On a Manhattan street corner last month, I phoned my friend Koryne, hoping she was alert.
“Hello?” her voice was hoarse.
Koryne has entered hospice care in a Minnesota nursing home.
Now 80, she once walked these same Upper West Side streets, as a mother then serving as ambassador for women to the United Nations. But it’d take me moving from Philadelphia to Minneapolis to work at this newspaper, eavesdropping at a Guthrie Theater play, and then writing an article about her for us to cross paths.
“Koryne! It’s Natalie,” I said. At 23 and on my second job in journalism, I often wonder why Koryne bothers making time for me. “You know, from the Star Tribune, now in New York … ”
“Yes, dear. How are you?”
“Oh, you know,” I responded. “You?”
During my year and a half in the Midwest, friendships with older women like Koryne helped me move forward during a period of enormous change. I moved to Minneapolis in June 2015 for an internship that turned into a full-time job at the Star Tribune. Meanwhile, on the East Coast, the foremost woman in my life — my mother — was getting sicker from a decadelong battle with multiple sclerosis.
Young, single and broke, I hadn’t expected to lose my mom in the way I knew her — always polished, sending me off armed with snacks and fresh sheets to college. Her phone calls dwindled during my first few months in Minneapolis. Before long, the calls stopped coming entirely.
Koryne’s health, too, was failing, but I found our conversations were relaxed and familiar. We both felt comfortable enough to come as we are. So I’d call to check in and talk about our lives or the news. She was in and out of intensive care around the same time my 56-year-old mother underwent two serious neurosurgical procedures.
My mom, Jane, worked as a travel agent and secretary in her 20s and eventually stayed home to raise my younger brother and me. Always a homebody, my mom loved sweets, Diet Coke and David Bowie. She has big blue eyes and remained a youthful spirit as the baby of eight children. When she was first diagnosed with MS, I remember her tearing out of the waiting room where my brother and I sat as two gangly kids in the early 2000s.
Her symptoms crept up gradually. Normal life was no longer possible by 2015.
Even as her own freedoms waned, she always encouraged my ambitions.
A plane ride away, pursuing my own dreams, I often felt virulently selfish while living in Minneapolis. Women are socialized to be the caretakers. Or as my friend Emma from St. Paul puts it: Women are supposed to “do the kind things.”
Sickness can blur the lines between adult and child. Finding few peers in my situation, I felt unusually connected to older adults. The matriarchs I found in Minnesota weren’t blood-related, weren’t teachers, weren’t necessarily bosses — but they looked out for a newcomer.
The list goes on: a free air-conditioning unit from Janet. An invitation to Easter dinner, complete with an egg hunt and leftovers, from Connie. How to improve my writing — plus free Stevie Nicks tickets and tales of a past life in New York — from Sharyn. How to plan for family leave from Allie. How to bake, go gray gracefully someday and dish out a pensive raise of the eyebrow from Kim.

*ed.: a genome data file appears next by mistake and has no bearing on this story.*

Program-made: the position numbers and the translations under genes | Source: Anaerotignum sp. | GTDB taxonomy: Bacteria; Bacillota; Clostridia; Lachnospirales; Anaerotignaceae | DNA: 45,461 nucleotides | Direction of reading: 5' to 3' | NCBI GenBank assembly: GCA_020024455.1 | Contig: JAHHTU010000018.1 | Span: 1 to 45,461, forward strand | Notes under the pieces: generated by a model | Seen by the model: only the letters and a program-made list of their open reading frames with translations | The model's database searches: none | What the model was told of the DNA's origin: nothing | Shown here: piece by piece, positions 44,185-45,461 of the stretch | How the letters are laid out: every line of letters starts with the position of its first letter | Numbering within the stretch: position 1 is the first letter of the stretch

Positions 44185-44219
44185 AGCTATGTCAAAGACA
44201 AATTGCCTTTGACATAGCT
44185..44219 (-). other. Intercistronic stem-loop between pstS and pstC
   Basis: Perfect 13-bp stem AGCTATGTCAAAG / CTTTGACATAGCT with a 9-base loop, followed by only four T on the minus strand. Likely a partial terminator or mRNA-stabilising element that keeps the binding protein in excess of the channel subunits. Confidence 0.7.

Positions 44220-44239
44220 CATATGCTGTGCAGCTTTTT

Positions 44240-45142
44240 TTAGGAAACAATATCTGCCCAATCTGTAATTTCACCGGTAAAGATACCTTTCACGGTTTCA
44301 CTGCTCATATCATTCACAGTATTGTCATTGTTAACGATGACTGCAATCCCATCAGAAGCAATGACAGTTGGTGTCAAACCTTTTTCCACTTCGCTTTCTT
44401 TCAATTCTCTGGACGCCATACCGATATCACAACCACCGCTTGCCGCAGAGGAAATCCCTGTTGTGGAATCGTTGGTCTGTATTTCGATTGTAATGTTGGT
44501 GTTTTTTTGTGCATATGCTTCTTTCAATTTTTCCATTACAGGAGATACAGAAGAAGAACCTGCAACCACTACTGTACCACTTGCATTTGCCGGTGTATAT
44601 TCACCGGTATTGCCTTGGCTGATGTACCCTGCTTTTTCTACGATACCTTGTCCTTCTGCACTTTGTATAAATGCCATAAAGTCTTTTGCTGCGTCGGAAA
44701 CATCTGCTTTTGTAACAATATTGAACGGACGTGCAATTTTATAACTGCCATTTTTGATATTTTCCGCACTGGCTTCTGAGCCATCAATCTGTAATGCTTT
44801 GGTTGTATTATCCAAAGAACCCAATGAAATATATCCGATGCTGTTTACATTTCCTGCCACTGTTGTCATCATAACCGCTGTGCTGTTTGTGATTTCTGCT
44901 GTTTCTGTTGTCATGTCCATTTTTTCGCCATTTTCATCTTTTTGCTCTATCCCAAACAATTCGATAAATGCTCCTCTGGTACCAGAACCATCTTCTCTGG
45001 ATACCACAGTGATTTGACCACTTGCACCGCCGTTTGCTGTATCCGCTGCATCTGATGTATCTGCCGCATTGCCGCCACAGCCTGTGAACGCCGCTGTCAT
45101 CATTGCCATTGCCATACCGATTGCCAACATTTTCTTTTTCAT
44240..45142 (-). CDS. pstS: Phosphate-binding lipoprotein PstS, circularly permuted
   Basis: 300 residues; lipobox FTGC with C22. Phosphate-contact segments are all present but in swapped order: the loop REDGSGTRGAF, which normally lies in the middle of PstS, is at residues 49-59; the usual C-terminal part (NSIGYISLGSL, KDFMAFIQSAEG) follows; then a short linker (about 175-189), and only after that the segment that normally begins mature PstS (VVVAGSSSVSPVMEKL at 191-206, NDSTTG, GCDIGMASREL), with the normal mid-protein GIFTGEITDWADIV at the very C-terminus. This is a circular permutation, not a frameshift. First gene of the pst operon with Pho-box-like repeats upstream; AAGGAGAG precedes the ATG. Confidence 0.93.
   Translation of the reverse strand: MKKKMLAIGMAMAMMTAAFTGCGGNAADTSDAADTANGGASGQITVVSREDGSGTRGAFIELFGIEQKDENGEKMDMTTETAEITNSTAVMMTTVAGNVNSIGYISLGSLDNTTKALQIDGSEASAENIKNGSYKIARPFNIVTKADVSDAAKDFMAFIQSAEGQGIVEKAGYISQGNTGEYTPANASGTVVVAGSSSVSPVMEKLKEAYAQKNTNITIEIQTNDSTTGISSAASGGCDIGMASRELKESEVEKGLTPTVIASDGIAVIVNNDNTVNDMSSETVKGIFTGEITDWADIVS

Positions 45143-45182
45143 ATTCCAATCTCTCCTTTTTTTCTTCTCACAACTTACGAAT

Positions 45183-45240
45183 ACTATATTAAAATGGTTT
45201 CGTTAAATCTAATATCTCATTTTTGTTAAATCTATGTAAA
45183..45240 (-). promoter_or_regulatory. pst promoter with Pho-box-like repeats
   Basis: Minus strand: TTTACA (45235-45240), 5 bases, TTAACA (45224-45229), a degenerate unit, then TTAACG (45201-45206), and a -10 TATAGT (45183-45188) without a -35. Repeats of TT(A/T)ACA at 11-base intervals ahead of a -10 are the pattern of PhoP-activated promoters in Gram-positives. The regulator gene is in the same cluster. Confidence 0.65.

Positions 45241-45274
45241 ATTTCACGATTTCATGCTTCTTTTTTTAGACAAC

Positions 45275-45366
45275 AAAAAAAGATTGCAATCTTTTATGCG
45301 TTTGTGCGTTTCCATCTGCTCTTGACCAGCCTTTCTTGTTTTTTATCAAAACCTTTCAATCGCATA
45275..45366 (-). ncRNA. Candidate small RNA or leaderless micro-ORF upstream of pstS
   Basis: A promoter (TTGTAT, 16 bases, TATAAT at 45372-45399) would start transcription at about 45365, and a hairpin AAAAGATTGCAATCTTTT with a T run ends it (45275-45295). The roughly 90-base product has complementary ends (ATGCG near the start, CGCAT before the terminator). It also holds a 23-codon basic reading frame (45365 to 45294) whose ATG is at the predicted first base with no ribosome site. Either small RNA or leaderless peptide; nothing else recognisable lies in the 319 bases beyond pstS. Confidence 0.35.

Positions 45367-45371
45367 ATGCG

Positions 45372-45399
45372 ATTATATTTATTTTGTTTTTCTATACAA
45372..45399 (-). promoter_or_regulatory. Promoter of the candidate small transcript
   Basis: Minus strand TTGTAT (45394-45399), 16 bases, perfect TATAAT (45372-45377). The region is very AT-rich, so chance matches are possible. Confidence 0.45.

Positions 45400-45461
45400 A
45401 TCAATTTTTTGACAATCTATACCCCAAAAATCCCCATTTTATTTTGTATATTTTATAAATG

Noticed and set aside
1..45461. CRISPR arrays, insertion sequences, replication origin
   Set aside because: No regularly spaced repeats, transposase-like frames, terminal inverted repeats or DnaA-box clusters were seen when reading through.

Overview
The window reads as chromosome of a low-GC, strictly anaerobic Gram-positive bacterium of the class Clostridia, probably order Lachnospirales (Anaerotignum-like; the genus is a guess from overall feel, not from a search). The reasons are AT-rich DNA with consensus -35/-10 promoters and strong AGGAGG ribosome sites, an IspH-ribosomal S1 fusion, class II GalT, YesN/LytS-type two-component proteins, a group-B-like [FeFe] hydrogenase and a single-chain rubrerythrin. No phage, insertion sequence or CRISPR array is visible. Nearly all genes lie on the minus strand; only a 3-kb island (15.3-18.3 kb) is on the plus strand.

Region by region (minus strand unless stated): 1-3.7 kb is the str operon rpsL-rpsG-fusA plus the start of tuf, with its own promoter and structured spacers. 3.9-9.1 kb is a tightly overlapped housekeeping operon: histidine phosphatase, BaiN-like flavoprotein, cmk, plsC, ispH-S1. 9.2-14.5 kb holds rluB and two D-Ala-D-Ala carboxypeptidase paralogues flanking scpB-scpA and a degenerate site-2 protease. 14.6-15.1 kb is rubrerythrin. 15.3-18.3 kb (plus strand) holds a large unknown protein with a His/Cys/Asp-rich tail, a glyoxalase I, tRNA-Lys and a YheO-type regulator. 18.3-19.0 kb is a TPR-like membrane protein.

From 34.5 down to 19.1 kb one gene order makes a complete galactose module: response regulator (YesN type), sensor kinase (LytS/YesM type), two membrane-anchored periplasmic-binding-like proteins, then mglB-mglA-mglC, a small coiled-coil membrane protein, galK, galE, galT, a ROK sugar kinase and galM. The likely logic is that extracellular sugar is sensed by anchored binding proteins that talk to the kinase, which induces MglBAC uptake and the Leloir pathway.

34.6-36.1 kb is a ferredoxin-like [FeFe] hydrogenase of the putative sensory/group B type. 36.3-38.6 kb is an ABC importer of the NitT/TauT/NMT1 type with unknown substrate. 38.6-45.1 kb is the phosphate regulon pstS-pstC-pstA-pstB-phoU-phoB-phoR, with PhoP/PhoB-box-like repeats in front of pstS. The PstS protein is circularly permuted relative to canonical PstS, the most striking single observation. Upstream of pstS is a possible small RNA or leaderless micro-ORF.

My slightly older roommate Emily, a designer at the paper, insisted I check my student loan balance and learn how to budget in general. We made pancakes on weekends and talked about music or careers or her brand-new perfect dog.
At the office, I idolized the intrepid reporting of Pam, a fierce runner who spent a few years in New Orleans. She could craft a killer lede like the next Susan Orlean. She sat two desks away and was tasked with the “big” stories — synthesizing narratives about the death of Prince, or the tragic kidnapping and murder of a 5-year-old, or the funeral for an unarmed black man who was shot by police. And yet she found time to connect me with a friend whose own mother had lived with MS for decades..
Then there was Jackie, a reporter around my mom’s age who lost both parents while we worked together. We talked about caretaking and the importance of preserving my independence through a paycheck. She proved the possibility of living with intention and purpose — a woman in a rock band who’s unmarried and child-free.
And then there’s Koryne, a total firebrand. She was mentored by Jimmy Carter. She counts heroes like Gloria Steinem and Robin Morgan as close friends. She co-founded a women’s caucus in Minnesota back in the 1970s and is still fervently politically engaged. We celebrated her 79th birthday last year with red velvet cake and wine while she passed around a signed copy of Steinem’s “My Life on the Road” memoir. I didn’t grow up with a grandmother, so Koryne’s friendship was a gift at just the right time.
I moved back to the East Coast in December, where I wanted to pursue my career and live closer to my mom. But I still treasure the group of unofficial mothers I met in Minnesota. They’re more evidence that guidance from older women exists anywhere I’m willing to look.
Between now and last Mother’s Day, my mom has lost her ability to speak clearly. She’s been on and off hospice care. I sometimes tell her about my articles, but she prefers to hear stories about my life.
So I’m bookmarking this one:
Shortly after the Women’s Marches around the world, I called Koryne, curious about her opinion.
“It doesn’t matter where women connect,” she said. “They just need to connect.”
She’s absolutely right, I told her.
“You’re so sweet,” she said. “I hope you have so much success in life. Bless you, and thank you for being my friend.”
Koryne, thank you.
Natalie Daher is a writer, journalist and feminist living in New York.